Hegel idealiserar blodsförvantskapet inom vilken Antigone agerar och Butler identifierar denna idealisering av blodsförvantskapet där Antigone representerar dess villkor, lagar och gudar. Butler hävdar att denna bild leder till konsekvenser och representationen i sin tur leder till ett brott i en annan publik sfär, samt att representanten för denna komplexitet faller utanför ramen för Andens Fenomenologi. Butler tar därför avstånd från Hegels tolkning och ämnar att ge sin egen.

Butler hävdar att Hegels tolkning av blodsförvantskapet definieras utifrån staten samtidigt  som blodsförvantskapet är en förutsättning för staten. För Butler representerar Antigone en forcerad förståelse av blodsförvantskapet i och med att hon bara delvis står utanför lagen. Varken blodsförvantskapets lagar eller statens lagar fungerar på individer som står under dessa och i Butlers tolkning upptar Antigone en position som är främmande för både blodsförvantskapet och staten.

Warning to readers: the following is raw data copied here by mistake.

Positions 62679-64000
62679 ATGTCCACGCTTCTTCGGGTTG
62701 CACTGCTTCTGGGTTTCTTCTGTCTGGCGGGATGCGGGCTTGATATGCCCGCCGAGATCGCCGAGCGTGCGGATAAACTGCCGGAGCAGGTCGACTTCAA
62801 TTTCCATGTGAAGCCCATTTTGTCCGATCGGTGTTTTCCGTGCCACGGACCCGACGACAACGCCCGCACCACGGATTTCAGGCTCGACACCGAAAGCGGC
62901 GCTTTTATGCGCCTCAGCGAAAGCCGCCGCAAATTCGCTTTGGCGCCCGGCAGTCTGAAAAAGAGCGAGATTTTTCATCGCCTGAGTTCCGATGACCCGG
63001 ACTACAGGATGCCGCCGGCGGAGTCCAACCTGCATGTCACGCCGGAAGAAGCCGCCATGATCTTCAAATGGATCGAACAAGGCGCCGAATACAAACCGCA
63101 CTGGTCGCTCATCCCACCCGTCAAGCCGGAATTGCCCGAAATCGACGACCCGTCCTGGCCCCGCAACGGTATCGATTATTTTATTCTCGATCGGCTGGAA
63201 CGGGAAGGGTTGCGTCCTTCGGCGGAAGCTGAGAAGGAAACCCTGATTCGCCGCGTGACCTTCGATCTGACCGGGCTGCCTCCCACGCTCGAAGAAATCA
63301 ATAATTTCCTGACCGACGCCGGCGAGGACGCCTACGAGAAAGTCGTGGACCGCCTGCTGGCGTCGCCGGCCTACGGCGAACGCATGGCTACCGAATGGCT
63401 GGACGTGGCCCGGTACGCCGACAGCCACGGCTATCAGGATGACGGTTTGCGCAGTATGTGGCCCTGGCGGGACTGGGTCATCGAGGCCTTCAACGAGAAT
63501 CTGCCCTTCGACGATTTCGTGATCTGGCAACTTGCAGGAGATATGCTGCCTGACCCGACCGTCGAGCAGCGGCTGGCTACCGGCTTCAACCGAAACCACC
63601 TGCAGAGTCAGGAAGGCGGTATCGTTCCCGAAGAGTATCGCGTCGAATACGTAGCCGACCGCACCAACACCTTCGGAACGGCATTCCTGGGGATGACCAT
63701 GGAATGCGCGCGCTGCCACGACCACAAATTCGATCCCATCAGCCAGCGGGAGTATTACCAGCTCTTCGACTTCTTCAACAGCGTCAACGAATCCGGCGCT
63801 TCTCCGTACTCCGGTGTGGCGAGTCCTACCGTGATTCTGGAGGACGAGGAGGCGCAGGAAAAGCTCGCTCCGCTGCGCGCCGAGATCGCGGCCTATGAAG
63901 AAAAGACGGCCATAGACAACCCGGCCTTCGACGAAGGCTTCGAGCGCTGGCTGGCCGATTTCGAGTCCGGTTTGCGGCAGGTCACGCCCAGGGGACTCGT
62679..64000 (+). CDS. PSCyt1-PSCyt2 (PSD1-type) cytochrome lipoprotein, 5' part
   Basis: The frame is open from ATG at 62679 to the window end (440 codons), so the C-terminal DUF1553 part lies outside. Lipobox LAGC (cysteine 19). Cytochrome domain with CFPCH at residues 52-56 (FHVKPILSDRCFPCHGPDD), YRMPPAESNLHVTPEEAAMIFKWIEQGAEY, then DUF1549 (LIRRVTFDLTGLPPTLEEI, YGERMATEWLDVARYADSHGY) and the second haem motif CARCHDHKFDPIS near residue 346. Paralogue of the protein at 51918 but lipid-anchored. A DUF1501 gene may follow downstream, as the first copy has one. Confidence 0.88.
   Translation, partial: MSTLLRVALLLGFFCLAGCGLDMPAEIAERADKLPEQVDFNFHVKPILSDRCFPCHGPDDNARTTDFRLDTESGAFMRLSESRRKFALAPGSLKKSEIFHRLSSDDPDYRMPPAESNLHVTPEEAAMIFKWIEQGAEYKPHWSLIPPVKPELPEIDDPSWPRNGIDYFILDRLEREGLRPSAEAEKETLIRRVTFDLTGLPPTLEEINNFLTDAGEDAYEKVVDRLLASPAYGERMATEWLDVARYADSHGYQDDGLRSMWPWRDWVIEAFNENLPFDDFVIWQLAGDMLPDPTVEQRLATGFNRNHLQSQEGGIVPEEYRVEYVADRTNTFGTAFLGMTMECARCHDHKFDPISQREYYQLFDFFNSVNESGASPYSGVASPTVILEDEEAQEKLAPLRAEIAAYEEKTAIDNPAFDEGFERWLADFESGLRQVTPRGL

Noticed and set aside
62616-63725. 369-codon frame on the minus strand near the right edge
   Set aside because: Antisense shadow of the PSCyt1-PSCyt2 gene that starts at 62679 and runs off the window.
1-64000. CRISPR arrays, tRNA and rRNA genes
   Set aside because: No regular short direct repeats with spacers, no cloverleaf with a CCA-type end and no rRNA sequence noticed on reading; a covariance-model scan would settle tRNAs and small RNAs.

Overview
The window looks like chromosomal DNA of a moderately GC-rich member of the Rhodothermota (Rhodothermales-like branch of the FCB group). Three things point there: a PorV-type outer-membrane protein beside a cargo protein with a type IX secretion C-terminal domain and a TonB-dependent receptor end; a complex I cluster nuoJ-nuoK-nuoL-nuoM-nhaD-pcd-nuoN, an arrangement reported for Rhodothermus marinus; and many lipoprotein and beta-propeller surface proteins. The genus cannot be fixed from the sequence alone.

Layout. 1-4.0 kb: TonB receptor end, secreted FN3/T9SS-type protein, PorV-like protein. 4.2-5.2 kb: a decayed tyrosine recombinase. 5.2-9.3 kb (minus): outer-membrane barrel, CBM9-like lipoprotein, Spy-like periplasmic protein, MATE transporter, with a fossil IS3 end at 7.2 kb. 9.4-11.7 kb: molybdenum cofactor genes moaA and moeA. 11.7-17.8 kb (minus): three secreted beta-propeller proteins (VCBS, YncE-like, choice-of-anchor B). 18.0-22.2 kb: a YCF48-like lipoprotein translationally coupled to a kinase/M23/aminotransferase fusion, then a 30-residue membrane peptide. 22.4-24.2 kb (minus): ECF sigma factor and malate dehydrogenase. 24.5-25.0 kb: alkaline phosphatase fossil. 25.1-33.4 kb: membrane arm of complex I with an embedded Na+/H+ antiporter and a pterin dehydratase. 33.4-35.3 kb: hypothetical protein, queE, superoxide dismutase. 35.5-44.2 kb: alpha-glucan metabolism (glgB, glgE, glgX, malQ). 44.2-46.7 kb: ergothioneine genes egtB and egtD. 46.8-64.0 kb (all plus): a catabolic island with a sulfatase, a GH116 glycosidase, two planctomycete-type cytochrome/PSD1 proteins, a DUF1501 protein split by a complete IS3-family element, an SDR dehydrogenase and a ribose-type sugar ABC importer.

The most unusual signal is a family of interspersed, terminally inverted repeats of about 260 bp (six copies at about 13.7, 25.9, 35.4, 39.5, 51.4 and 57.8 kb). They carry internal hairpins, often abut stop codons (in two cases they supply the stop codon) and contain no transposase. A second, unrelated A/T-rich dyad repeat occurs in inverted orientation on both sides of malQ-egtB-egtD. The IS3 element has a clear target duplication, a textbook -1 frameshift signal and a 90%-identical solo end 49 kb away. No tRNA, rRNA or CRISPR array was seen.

Hegel menar att människor inom sfären för det etiska livet inte agerar som individer när de begår brott, utan ses endast som individer förutsatt att de tillhör gemenskapen. I Hegels filosofi är det ”jag” som agerar ett universellt ”jag” snarare än en individ, och när individen begår brott mister individen sin individualitet och blir ”vem som helst”. Hegel anser att den som begår ett brott, fastnar i en händelse där de bryter mot en lag då de följer en annan och tvärtom. En person kan antingen följa den gudomliga lagen eller den mänskliga lagen, men aldrig se båda samtidigt.

Hegel menar att skuld upplevs när dådet begås och Butler tar upp Oidipus, en karaktär som Hegel hävdar varken kan förneka brottet eller sin skuld. Hos Hegel finns det en koppling mellan skuld och rätt, men Butler inser att Antigone bekräftar att hon gjort rätt, även om hon samtidigt förstår att lagen som rättfärdigar hennes handling på samma gång är ett brott enligt Kreon. Butler menar att det inte går att rättfärdiga Antigones ställningstagande, för att lagen som hon åberopar kan bara användas på ett specifikt sätt och går inte att definieras som lag.